A Beacon of Hope by Walter E Mark

Rating 8.9/10
Itís style is simple and you are able to fully immerse yourself and visualise this world.

On the surface, the sixth world of men is a glorious world. It is a world of great technological advancement. It is a world that has been at peace for a hundred years. While the world known as Kosundo by its inhabitants goes about its usual business, an ancient prophesy ominously predicts that the time of the soulless has come.

This is Walter E Mark’s first novel in an estimated decology, which will see Paths of Intimate Contention, and The Beginning of Sorrows published in the next year. A Beacon of Hope is set on the planet of Kosundo. A planet not too dissimilar to Earth and in many ways imitates life, religion and culture here too. It is a world, which will feel familiar and alien at the same time. At first we are introduced to the idea of an ancient prophecy, which will either lead to damnation or salvation for the people of Kosundo. It is the choice which they must make, which will ultimately choose their fate.

This is a book with an easy and understated style to it. It has an unusual feel and yet the style seems to work in driving this modern day parable forward. I believe this is the author’s intention and Mark is exploring a similar path with this tale, which we as a race are following.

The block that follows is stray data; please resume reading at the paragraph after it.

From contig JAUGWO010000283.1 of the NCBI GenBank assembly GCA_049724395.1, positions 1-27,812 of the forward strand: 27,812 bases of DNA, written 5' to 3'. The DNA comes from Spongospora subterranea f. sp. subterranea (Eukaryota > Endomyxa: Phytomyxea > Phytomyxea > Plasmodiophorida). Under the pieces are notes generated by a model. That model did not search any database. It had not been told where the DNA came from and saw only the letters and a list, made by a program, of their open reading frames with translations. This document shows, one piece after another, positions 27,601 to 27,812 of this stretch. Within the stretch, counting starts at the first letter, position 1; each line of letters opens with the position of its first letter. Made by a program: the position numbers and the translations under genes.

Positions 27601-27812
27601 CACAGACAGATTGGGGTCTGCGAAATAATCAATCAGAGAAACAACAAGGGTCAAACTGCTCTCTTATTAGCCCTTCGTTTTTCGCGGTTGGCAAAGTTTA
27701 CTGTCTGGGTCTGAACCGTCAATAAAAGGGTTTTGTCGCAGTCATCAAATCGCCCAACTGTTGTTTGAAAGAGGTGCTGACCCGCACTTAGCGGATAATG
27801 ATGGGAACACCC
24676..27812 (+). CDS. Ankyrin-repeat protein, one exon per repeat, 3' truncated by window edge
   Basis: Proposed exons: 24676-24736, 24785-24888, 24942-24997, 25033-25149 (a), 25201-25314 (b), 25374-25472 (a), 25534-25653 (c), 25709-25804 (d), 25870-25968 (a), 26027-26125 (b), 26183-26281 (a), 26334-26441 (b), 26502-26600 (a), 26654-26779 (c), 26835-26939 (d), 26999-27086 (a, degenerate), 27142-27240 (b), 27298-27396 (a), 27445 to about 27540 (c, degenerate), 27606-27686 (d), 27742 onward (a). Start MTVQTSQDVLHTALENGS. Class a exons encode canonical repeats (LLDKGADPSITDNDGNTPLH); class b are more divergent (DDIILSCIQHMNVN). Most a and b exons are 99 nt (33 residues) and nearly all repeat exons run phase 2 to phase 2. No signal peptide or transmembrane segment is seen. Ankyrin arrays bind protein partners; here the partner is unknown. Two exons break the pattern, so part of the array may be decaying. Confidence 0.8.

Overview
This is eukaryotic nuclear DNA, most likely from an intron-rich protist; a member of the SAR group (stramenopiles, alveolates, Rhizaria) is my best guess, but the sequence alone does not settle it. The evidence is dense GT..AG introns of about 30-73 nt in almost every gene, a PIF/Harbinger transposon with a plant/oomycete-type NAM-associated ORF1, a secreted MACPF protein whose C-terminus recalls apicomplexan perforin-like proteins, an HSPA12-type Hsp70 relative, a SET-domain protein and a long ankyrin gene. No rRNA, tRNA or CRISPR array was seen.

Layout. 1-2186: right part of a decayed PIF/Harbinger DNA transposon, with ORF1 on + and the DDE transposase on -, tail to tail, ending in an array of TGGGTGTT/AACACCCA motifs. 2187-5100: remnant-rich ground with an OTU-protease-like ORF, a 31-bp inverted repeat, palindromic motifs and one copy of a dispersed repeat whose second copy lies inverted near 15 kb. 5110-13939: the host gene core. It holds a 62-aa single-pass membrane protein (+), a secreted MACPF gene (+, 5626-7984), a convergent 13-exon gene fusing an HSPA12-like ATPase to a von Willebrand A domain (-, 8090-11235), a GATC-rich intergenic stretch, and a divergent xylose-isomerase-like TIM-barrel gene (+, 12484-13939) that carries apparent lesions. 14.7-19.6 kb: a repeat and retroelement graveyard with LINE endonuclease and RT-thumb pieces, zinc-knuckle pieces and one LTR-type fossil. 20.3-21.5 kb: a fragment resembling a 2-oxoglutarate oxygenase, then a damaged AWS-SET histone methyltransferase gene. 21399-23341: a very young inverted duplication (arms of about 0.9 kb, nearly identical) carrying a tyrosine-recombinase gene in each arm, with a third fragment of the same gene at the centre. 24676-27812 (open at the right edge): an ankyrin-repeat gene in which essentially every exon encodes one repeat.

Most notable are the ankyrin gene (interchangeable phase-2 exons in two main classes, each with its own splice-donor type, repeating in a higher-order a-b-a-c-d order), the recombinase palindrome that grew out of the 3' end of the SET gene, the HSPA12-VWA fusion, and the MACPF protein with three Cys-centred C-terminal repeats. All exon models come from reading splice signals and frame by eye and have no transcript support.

It’s style is simple and you are able to fully immerse yourself and visualise this world. The science is not too hard to grasp and I would liken the experience of reading this to watching Star Wars and Babylon 5, where everything is laid out for you and you go along for the adventure. That is not to say it is action packed but that it is easy to follow and does not require a lot of thought and work to appreciate it’s gentle tone and underlying message.

It starts off slowly as we are introduced to this world, but after a hundred pages or so the story takes hold. We are then introduced to an Emperor, spies, intrigue, the icy land of Dricho, underwater cities, genetic monsters and a touch of romance along the way. It is at this point that the book starts to drive forward the story and sets the scene for subsequent novels as we explore the nature of consequence and choice.

The technology is also easy to comprehend and I liked some of the concepts, notably the Chomile, although this was perhaps explored for too long. I also quite liked the way that words were substituted for others in the world of Kosundo. For example, the word spen used to indicate a minute.

All in all this is good debut novel with a gentle and unassuming approach, which works well for this modern day parable. It is the beginning of an interesting journey and one I will be undertaking. I am also interested in further exploring this world’s adventures and the nature of how choice affects all future events. I am looking forward to watching Walter E Mark develop as a writer. I think once you get used to the style, you will appreciate the simple act of just reading this book and letting the author do the work for you as he paints his canvass.

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